#Phonar – Alienated Sensory Mash-up.

Working in pairs if possible name yourselves “Eyes” and “Ears”. Ears is equipped with sound recording equipment (your phone will be more than adequate) and blindfolded. Eyes will lead Ears on a guided journey through a range of different environments. Ears will dictate the pace of the journey and say when they want to stop and make dedicated “sound-mark” recordings. If you have to work alone then perhaps consider choosing an environment in which you can remain motionless with your eyes closed for several minutes. As you do so your sense of hearing will improve and you will begin to focus in on sounds that previously you’d of missed. Now search out these sounds with your recorder and build up a sound-scape of them. For the photography aspect investigate the same environment as a photographer, responding solely to what you see. At the end of the journey Eyes repeats the route (wearing ear-defenders/plugs) responding to the visual stimuli.

For this task, I worked with Deana Chantler. Deana acted as eyes, whilst I acted as ears. The day we decided to gather our information was wet and dull which could have affected our recordings outside for example as there was less people around. It may also have affected the photographs both positively and negatively, as whilst the rain meant the skies were grey it also created quite a moody, interesting setting. As we met at the train station to begin our work, we felt this would be a good place to explore for different sights and sounds. The recordings I took in this location were quite loud and busy, with the movement of bustling crowds and trains coming into the platforms compared to a single recording taken in the waiting room which was quite with muffled conversations which I felt was in interesting contrast to fast paced environment outside. With the university library as our final destination, I decided to take various recordings along the journey such as through quiet, empty underpasses with quiet hums of traffic above and on a bridge above a roaring, busy road. Just outside the library, I took a recording to again capture the busyness of students and various different conversations compared to the quiet recordings inside with faint murmurs and quiet beeps of the printers.

I felt that some recordings worked better than others as sometimes it was more interesting when there was a lot going on with more noise however it seemed more powerful to have a very quiet clip with soft sounds. On review as they contrasted each other a lot even though they were in the same location. Along with this, Deana took photos of the surroundings in the same places with what struck her as interesting whilst not being able to hear the surroundings the way I did. I found it strange not being able to have control over the photographs when I knew the kinds of sounds that had captured my interest therefore I knew what would work. However despite this it was really interesting to see what Deana picked up, making it unique. When reviewing the clips, I feel it is quite easy to recognise the place in which they were recorded allowing the listener to imagine themselves there. I also think it was interesting to make the comparison between the recordings I had taken and the photos Deana had taken because they complimented each other quite well.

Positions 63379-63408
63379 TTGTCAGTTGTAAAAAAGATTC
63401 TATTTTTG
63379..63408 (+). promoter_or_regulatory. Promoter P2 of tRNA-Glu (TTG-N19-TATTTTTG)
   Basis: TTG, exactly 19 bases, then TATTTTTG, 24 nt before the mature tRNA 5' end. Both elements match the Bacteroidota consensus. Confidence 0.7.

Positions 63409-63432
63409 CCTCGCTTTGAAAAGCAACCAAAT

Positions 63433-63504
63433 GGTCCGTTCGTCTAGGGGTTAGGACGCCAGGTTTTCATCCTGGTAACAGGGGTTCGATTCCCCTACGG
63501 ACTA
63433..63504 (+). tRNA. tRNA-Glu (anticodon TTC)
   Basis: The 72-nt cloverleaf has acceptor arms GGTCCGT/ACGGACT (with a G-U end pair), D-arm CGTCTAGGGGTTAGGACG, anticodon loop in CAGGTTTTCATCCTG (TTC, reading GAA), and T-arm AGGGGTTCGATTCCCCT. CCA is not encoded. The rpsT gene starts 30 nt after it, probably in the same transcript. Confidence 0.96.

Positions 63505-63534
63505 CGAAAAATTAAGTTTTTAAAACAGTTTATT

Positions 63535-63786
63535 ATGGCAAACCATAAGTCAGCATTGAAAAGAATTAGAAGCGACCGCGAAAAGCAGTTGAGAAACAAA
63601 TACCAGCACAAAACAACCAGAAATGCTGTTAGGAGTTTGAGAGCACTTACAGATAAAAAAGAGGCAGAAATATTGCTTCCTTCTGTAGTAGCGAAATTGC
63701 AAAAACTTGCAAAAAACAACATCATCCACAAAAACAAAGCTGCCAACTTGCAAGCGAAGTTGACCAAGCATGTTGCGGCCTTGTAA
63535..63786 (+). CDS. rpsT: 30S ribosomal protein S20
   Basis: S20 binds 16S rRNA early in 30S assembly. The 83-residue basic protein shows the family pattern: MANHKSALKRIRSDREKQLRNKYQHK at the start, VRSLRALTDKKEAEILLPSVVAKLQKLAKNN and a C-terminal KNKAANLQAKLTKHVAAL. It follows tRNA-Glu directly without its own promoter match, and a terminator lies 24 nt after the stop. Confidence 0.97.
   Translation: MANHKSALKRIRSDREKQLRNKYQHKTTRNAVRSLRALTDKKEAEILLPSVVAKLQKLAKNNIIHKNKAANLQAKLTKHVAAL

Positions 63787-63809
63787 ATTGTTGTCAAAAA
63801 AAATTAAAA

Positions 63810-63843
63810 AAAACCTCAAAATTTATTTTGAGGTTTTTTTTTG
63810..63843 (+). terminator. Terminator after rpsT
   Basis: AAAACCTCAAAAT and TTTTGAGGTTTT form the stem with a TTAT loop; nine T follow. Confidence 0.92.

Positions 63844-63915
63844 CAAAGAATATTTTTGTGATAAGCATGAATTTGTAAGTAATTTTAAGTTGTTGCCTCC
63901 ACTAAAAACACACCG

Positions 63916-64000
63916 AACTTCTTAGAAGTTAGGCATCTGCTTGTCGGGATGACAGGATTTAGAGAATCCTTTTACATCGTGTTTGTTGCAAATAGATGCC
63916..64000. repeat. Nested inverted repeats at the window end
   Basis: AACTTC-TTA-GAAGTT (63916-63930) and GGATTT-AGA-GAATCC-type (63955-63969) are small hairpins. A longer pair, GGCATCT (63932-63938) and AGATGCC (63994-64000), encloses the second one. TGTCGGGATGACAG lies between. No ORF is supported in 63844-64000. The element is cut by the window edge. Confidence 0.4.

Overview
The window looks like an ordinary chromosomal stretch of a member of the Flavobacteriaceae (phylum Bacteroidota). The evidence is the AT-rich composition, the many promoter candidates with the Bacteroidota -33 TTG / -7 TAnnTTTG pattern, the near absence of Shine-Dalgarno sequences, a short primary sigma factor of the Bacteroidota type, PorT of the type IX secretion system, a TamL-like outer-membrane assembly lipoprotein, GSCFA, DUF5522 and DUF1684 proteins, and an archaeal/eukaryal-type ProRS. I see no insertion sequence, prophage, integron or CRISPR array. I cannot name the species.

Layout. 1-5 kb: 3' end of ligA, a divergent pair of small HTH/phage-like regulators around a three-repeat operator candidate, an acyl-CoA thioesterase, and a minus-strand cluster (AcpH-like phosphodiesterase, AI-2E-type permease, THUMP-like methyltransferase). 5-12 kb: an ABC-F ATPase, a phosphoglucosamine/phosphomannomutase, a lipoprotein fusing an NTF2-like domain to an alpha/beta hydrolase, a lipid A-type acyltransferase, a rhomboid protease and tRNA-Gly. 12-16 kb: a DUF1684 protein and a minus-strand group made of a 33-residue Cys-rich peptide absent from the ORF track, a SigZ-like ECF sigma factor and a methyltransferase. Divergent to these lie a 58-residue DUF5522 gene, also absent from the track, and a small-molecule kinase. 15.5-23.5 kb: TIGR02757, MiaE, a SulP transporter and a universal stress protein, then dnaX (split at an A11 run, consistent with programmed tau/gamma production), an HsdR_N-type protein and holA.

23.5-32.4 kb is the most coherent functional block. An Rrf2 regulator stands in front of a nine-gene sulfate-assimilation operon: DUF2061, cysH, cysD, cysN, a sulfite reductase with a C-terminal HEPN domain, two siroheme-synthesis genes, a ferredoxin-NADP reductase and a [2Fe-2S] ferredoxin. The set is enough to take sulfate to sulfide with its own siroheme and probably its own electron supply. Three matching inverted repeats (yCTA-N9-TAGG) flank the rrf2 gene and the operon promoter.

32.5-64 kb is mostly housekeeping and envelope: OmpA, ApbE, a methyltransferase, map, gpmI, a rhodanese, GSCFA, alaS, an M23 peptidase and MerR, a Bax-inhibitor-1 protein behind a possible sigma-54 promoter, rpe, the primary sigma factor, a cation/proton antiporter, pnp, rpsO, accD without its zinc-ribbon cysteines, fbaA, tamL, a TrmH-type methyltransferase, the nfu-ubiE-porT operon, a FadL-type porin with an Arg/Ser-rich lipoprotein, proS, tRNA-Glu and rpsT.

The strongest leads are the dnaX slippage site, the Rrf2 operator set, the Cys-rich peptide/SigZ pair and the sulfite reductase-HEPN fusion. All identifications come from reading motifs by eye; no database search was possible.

We decided to put the photographs and sound recordings in a video as we felt it was the best way to appreciate the two different senses. It also meant you’re not distracted by stopping and starting sound tracks and skipping through photographs, engaging you more with the seeing and hearing.

I haven’t really worked with Deana before so it was good to work with somebody different for this task. I haven’t always been confident with the idea of collaboration but in this situation I found it okay – probably because I knew I get on with Deana. However, I felt we complimented each other well and I was happy to see how well suited our two different elements were together. I am unsure as to whether I would like to try this task again but it has made me appreciate sound in a different way. Sound is becoming more and more influential in photography including people turning photographs into sound scapes which is fascinating but I don’t know if it’s for me. However it is importance to embrace this digital change and regardless of the fact it may not be what I want to do, I could be interested in using the aspect of sound for my final project. At the moment, I am planning on looking at seasons through still life. If I were to make a video, I could include different sound recordings to enhance the viewing of my images, such as the crunching of leaves for autumn or footsteps in snow for winter.


~ by victoriasimkissphotography on October 6, 2014.

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